Primarily its starting point is the Rape of Nanking, which was a particularly notorious massacre that took place during World War II, when the Japanese army invaded China. And I was living in Germany about seven years ago when I was in my mid twenties, and started reading about it on one of those kind of Wikipedia, Google, BBC News type binges, when you just fall down a hole of clicking through things. And found myself suddenly reading about monumental events that had happened on the other side of the world during World War II. I had this really strange experience of living as a British Chinese person who had grown up in England, I had been spending a year living in Germany which is where I was when I was reading about all of this. And so I had this weird sensation of living in Berlin, being surrounded by memorials to horrific things that had happened in Western Europe during World War II, and reading about the deaths of hundreds of thousands and millions of people on the other side of the world at the same time and just going, “I didn’t know about this and I didn’t learn about this and that feels very strange”.
Elayce Ismail: And I think also importantly, one of the big questions that frames the piece is about pacifism. So with all of the interrogation of what happened in World War II in Nanjing and also the contemporary framework of Jude’s life here as someone who has family from different places around the world, it talks about what it is to resist and what it is to resist peacefully or violently. And really asks the audience to think about in the context of their own life and in the context of what we see in the news unfolding around the world, how we react to it, how we respond to it.
JC: Yes. I think I one of the places that the play came from originally was that while I was doing all of this research, while I was reading about the horror of a war that we know shaped the lives of a lot of people on the planet, there was a war unfolding in Syria. So at the time when I was beginning to research the Rape of Nanking was the moment at which the Arab Spring was becoming the Syrian Civil War, and suddenly the news was full of stories of people being massacred by their own government.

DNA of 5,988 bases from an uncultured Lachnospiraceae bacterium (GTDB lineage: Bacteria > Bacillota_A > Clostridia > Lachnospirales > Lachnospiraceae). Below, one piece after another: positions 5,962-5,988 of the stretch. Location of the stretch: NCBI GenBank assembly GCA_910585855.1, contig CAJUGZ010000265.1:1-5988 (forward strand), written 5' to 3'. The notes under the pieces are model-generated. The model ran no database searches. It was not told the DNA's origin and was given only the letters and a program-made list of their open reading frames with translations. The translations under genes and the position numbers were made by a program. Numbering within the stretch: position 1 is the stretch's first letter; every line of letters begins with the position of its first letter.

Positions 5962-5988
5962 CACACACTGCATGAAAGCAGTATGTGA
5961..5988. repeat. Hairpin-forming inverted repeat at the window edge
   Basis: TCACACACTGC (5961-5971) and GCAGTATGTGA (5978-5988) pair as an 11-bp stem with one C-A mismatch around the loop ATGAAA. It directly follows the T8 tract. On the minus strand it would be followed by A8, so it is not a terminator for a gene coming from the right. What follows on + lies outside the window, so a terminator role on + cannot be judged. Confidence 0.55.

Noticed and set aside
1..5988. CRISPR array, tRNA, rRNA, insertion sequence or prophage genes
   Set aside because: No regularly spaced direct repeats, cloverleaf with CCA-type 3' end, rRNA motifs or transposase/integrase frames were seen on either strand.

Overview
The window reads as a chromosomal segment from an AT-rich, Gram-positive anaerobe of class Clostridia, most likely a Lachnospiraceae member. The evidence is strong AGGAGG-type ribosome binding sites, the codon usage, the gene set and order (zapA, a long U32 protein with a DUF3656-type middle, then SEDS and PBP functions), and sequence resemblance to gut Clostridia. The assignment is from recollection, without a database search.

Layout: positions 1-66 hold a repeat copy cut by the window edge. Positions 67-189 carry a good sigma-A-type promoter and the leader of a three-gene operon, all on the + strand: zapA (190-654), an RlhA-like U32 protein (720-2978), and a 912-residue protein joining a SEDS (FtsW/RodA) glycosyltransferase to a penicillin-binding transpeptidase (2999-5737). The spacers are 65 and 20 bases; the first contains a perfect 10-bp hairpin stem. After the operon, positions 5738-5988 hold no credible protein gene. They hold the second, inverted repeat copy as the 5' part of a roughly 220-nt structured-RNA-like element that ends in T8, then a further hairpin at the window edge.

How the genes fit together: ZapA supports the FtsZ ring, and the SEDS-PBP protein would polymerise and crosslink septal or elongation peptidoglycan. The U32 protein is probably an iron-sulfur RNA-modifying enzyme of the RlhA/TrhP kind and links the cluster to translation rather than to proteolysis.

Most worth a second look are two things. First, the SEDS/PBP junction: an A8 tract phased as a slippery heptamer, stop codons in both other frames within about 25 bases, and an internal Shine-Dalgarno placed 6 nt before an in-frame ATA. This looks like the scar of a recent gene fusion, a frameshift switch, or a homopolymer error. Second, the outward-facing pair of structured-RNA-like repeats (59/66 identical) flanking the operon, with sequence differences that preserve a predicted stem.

And you really felt this sense of paralysis, I think. I definitely felt in my own networks and my own community and in this country, people not understanding what it was that we should be doing. And it really made me personally interrogate my notions of pacifism and my sense of the responsibilities that we have to intervene in other places. And I guess, I as somebody who would always have described themselves as a pacifist and just gone, “Yes, it’s really straightforward. You should just never hurt anyone ever.” To be looking suddenly at both of these two events (the war in Syria and the Rape of Nanking) and going…when there is a massacre taking place, when there is a party that wants to kill a lot of people, it’s not as simple as just going, “Well my personal creed is no-one should kill anyone”. Because when you’re up against a force that does want a lot of people to be horrifically killed, you as an individual by choosing purely to say, “I think that non-violence solves everything”, in that very immediate situation you’re absolving yourself of any responsibility to deal with what’s happening.